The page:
Coffee & Ceremony

So, its a random evening and I’m eating my dinner. I’m also sprawled out on my couch, flipping TV channels impatiently, talking back at the news, laptop alternating with my plate every few minutes on my thighs, blackberry within grabbing distance, my mind faraway, wondering when I’ll finally get my laundry done.

This routine is fixed regardless of who or what else is present and/or talking. For more and more of us, this is the norm. We eat on the hoof, barely noticing what we are eating or with whom. In the good old days, dinner was a specific time at a specific place. You sat at the table, looked everyone in the eye, paid attention and ate mindfully. Mealtimes were a time to share – your thoughts, your food (much preferred), yourself. Most importantly, it was a time to commune with the rest of the extended family or guests.

Today, there are any number of fancy theories on personal interaction and influence. I believe the simple fundamentals of human relationships these theories are based on, have been ingrained in African culinary traditions since time immemorial. From Senegal in the West to Ethiopia in the East; ritualistic ceremonies around food have enabled stronger bonds amongst kinsmen and between communities, evoked a greater sense of appreciation for Mother earth and provided an avenue for intellectual exercises.

In traditional Ethiopia for example, simply having coffee is a “three rounds or nothing” affair that could last hours. The first round called Abol is leisurely, the greeting or prelude. The second is called Huletegna and the third, Bareka or blessing is a prayer for the prosperity of all. Similarly, Senegalese tradition calls for the serving of tea in three symbolic stages. The first is said to be bitter like life, the second, sweet like love and the third, gentle like the breath of death. Clearly, the Senegalese took their tea as seriously as they took philosophy – do you?

As I observed this, I couldn’t help but be reminded of how priceless the things are that we’ve lost to “civilization”. How eating or drinking consciously can inspire thoughts of thanksgiving and appreciation for the wonders of God’s creation, the small everyday miracles such as the myriad things you can get out of an egg or how iru (fermented locustbeans) can smell so badly but taste so good when cooked. The mental and physical health benefits of eating or drinking slowly and chewing all the way. How much stronger of a relationship we can forge with our fellow man or sister or brother or wife or husband or child if we only sat with them for half an hour over a meal everyday – not just on their birthday/anniversary and other special dates.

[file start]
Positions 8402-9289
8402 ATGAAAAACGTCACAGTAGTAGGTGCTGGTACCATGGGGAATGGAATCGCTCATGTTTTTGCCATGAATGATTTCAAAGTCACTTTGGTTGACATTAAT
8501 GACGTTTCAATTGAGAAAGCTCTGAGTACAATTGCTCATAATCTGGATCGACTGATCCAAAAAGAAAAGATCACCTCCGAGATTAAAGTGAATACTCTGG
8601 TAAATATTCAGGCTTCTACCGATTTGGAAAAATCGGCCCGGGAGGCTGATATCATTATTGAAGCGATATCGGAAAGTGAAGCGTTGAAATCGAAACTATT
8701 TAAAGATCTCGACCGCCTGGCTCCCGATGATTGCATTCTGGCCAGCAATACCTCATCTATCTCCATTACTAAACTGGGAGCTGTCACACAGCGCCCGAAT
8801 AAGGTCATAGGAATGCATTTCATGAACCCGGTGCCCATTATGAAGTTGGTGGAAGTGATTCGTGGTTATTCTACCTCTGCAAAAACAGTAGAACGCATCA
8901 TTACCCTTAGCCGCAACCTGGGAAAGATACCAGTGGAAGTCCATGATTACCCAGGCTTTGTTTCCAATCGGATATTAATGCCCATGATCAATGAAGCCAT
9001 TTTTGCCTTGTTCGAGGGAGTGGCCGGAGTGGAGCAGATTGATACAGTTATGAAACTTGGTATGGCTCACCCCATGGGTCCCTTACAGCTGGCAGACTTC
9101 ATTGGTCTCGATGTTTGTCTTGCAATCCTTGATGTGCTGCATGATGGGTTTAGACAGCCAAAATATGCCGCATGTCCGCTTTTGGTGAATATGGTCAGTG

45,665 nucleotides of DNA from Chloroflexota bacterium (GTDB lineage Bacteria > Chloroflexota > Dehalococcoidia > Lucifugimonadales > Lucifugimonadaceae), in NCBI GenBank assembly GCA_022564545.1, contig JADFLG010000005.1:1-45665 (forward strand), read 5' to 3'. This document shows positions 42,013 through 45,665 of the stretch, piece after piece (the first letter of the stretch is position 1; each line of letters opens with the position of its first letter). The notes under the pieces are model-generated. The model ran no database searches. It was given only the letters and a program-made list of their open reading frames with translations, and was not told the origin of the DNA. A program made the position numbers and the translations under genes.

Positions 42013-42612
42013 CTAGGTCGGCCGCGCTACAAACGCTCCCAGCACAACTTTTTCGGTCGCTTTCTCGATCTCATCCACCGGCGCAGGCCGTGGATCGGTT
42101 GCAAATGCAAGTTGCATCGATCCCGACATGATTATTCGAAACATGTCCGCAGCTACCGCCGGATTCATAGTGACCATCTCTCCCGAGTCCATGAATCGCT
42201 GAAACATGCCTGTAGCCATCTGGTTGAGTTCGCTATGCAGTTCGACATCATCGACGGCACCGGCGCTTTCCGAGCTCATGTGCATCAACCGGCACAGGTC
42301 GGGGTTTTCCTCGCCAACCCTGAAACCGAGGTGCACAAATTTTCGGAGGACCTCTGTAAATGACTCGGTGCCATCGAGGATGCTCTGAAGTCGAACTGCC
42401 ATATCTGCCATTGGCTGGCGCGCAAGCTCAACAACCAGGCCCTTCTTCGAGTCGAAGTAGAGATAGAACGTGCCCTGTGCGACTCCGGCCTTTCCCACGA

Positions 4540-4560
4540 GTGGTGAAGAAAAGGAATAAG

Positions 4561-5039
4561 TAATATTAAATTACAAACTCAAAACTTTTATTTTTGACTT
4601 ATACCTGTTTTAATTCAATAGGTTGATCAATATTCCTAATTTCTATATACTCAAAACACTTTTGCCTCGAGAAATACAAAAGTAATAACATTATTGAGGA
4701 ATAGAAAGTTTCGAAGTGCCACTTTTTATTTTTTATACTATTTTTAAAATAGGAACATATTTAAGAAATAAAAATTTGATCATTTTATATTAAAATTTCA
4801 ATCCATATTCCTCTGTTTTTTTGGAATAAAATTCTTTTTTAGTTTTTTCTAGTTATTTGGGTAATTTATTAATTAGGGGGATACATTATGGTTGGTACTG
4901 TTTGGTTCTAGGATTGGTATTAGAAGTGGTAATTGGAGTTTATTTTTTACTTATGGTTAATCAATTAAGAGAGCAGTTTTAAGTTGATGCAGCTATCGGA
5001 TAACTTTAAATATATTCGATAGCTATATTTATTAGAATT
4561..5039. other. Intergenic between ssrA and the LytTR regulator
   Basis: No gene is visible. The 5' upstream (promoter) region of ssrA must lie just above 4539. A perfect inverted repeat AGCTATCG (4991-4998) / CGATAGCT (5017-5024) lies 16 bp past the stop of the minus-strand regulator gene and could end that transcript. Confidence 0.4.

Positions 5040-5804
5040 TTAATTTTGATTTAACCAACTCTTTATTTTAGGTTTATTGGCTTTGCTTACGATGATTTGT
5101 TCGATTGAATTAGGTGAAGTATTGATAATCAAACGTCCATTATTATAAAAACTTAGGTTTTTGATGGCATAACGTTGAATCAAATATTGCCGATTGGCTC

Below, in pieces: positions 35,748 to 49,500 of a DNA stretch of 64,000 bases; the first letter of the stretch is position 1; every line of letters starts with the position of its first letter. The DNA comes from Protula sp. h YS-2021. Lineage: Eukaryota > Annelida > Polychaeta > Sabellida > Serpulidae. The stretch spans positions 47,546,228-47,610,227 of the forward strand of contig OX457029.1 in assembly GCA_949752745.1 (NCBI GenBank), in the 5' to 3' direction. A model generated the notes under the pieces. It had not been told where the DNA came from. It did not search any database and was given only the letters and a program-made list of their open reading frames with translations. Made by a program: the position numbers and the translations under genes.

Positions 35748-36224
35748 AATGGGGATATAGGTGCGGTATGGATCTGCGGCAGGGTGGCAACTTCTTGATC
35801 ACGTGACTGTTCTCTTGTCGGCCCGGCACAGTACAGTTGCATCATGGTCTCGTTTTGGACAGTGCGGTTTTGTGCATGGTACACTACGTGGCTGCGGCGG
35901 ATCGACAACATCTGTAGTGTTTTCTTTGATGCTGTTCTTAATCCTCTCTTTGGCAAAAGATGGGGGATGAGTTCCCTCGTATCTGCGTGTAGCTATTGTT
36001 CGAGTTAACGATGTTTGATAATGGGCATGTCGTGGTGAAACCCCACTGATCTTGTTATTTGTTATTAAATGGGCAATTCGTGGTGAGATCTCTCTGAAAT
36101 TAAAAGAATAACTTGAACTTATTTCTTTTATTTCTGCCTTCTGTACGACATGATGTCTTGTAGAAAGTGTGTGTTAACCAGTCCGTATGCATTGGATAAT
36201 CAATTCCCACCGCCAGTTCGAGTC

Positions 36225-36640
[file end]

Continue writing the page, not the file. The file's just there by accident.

If you don’t believe me, believe Jessica Harris – renowned American author, academician and celebrated culinary expert. She says in her Africa Cookbook:“The sharing of meals and the communing with friends and family across bloodlines and generations that takes place at the tables of the continent everyday is perhaps the healthiest aspect of the African diet…”

First things first. I’m moving my dinner from my couch back to my dining table – please join me, I promise I’ll notice you this time.

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6 Responses to Coffee & Ceremony

  1. logpoet says:

    Yet another master piece from the African Culinary story teller

  2. You know, I remember how as a little kid, the most influencing time of conversation came over the dinner table. We didn’t particularly eat at the table, but right there in the living room, there was a transference of the appreciation of a well-cooked meal to a healthy conversation. It not only made the food satisfying, it brought with it the flavour of a well nourishing relationship. I need to grow backwards you know. Thanks Belle!!!

  3. ladaygaga says:

    hmmmm very deep…love it! the next time i do 100 things while eating i will remember your story…….in a culture where we pride ourselves with the ability to multi-task as superb trait, sometimes we don’t even realize we inevitably exchange some of the most valuable aspects of african culture by trying to fit into this “western civilized” society…

  4. yemisi ogbe says:

    I love the idea of mandating three cups of coffee, but for those of us not allowed even one…I also love eating anywhere but on the dining table. I especially like to eat standing up. My favourite is eating and reading at the same time. The interesting thing is that the focal point of my house remains in the kitchen, around meals that I cook. We just might never be able to go back to that time when people sit round tables for dinner. It might have to be enough that food connects us; that mothers (and fathers) cook for their children and/or oversee what they eat and teach them how to nurture their bodies and very importantly express cultural ideas through food. I have to end by saying that on many days, even if I wanted to sit down to a meal, I find that it is a luxury to do so and I just cannot. By the time I have settled three children and made sure everyone’s plates and glasses are refreshed, the meal is over. I ultimately end up eating on the hoof!

  5. Obiocha Ikezogwo says:

    what more can i say, that hasn’t already been shared via commentary on your post?

    you are absolutely right – the more we get entwined in a “western” culture, the further away we stray from our Afrikan-ness, the more we lose out on such simple things as communicating and bonding over a cup of coffee…i still remember that many a secret was shared and sworn to silence over dicing meat or cutting ugwu in the kitchen….and who can forget the politics of the dining table at 34, Aina Street?

    good going chica! :)

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